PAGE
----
Need a fast ray-box intersection that handles if a ray is parallel and in line with a plane of the box

I've seen lots of spins on the ray-box intersection test, and a lot of them seem to boil down to this code: (omitting some details here)

invRay.x = 1.0 / ray.x;

tx1 = (box.min.x - rayOrigin.x) * invRay.x;
tx2 = (box.max.x - rayOrigin.x) * invRay.x;

tmin = min(tx1, tx2);
tmax = max(tx1, tx2);

// Repeat for Y and Z
// Then check to ensure tmin < tmax

(I got mine specifically from this discussion and this source. Also note that if you use std::min and std::max, it's far from branchless)

However, this raises a significant problem.

What if the ray's origin in one or more dimensions is equal to the min or max points?

What I found is that I get this situation on an example ray and box:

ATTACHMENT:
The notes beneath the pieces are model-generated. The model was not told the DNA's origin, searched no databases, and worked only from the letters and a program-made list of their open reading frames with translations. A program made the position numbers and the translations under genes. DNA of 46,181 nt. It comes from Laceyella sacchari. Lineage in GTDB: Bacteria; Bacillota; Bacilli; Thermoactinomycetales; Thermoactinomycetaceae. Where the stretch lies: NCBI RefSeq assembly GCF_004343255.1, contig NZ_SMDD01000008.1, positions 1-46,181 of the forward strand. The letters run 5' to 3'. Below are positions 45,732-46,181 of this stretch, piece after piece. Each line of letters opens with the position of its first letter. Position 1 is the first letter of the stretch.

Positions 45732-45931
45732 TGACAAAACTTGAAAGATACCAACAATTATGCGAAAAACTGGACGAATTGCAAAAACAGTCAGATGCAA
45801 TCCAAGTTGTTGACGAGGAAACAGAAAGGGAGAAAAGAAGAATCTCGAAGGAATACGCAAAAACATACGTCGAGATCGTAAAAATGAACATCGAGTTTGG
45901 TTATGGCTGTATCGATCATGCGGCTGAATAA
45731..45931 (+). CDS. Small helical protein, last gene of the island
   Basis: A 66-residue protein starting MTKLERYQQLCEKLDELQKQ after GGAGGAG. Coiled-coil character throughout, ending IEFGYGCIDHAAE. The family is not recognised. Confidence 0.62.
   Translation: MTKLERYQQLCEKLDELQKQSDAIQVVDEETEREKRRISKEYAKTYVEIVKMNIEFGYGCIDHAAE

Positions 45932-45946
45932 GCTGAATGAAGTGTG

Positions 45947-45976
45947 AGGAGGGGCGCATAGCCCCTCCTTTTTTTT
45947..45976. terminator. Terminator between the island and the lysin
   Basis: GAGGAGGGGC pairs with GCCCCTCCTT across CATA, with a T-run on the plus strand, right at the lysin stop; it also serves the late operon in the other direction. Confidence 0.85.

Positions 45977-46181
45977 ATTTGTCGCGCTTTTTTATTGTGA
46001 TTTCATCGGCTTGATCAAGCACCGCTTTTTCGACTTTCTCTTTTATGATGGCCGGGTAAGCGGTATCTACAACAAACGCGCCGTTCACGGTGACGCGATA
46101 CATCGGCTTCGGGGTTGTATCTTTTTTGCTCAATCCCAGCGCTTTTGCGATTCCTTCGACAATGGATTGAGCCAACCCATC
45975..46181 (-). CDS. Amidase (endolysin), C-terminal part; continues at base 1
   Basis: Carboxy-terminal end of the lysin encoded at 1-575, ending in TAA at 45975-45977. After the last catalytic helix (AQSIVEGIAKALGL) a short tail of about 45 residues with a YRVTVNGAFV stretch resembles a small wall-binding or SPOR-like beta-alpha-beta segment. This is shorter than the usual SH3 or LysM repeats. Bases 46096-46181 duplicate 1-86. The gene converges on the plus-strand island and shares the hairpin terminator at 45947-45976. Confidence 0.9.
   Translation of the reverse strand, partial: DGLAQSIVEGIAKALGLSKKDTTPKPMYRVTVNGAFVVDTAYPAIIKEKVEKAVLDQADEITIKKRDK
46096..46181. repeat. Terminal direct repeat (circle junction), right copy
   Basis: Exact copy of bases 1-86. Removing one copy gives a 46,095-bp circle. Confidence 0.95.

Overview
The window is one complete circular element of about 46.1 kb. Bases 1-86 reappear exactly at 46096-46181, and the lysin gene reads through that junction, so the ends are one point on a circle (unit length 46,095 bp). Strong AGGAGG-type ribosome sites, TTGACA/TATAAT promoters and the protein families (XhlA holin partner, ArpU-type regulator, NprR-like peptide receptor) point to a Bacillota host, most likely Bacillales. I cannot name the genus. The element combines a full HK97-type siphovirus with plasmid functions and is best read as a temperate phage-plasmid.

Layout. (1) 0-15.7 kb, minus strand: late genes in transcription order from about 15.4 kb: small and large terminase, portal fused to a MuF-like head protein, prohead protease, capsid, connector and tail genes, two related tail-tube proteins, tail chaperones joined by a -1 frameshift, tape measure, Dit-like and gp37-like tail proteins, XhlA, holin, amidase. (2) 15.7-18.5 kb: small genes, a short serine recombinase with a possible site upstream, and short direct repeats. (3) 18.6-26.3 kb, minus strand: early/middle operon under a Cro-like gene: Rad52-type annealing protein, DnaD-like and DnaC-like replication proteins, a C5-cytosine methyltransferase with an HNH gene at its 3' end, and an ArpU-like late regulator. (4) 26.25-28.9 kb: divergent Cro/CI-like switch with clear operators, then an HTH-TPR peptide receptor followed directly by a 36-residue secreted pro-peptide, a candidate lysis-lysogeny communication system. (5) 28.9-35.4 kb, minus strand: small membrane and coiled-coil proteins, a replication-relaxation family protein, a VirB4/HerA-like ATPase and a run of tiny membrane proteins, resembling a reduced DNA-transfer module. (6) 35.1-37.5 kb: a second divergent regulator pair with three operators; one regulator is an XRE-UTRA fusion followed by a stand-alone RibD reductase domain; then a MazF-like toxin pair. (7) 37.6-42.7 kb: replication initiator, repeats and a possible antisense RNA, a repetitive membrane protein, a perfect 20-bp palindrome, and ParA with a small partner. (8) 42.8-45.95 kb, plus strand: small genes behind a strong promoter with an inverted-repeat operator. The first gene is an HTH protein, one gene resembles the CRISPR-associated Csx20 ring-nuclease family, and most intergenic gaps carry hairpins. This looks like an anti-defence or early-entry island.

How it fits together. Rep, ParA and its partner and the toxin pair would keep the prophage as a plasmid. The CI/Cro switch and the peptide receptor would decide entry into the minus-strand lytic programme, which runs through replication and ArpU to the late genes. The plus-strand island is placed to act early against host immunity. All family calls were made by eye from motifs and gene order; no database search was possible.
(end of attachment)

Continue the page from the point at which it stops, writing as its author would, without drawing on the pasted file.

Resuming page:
• Ray origin: (3.225, 0.243, 2.221)
• Ray direction: (0, 0, -1)
• Box min: (3.223, 0.241, 2.119)
• Box max: (3.225, 0.243, 2.121)

Is that when tx1 is calculated, it correctly gets -inf. However, when tx2 is calculated, it gets (3.225 - 3.225) * inf which is coming out to -nan. This means that later, when we do:

float tmax = std::max(tx1, tx2);

We get max(-inf, -nan) which comes out to -inf and from that point on in the tests, tmax will always be -inf, making the overall ray-box test fail.

This is confirmed by some comments on the page where I got the code:

Something to consider here is that 0 * inf =nan which occurs when the ray starts exactly on the edge of a box

And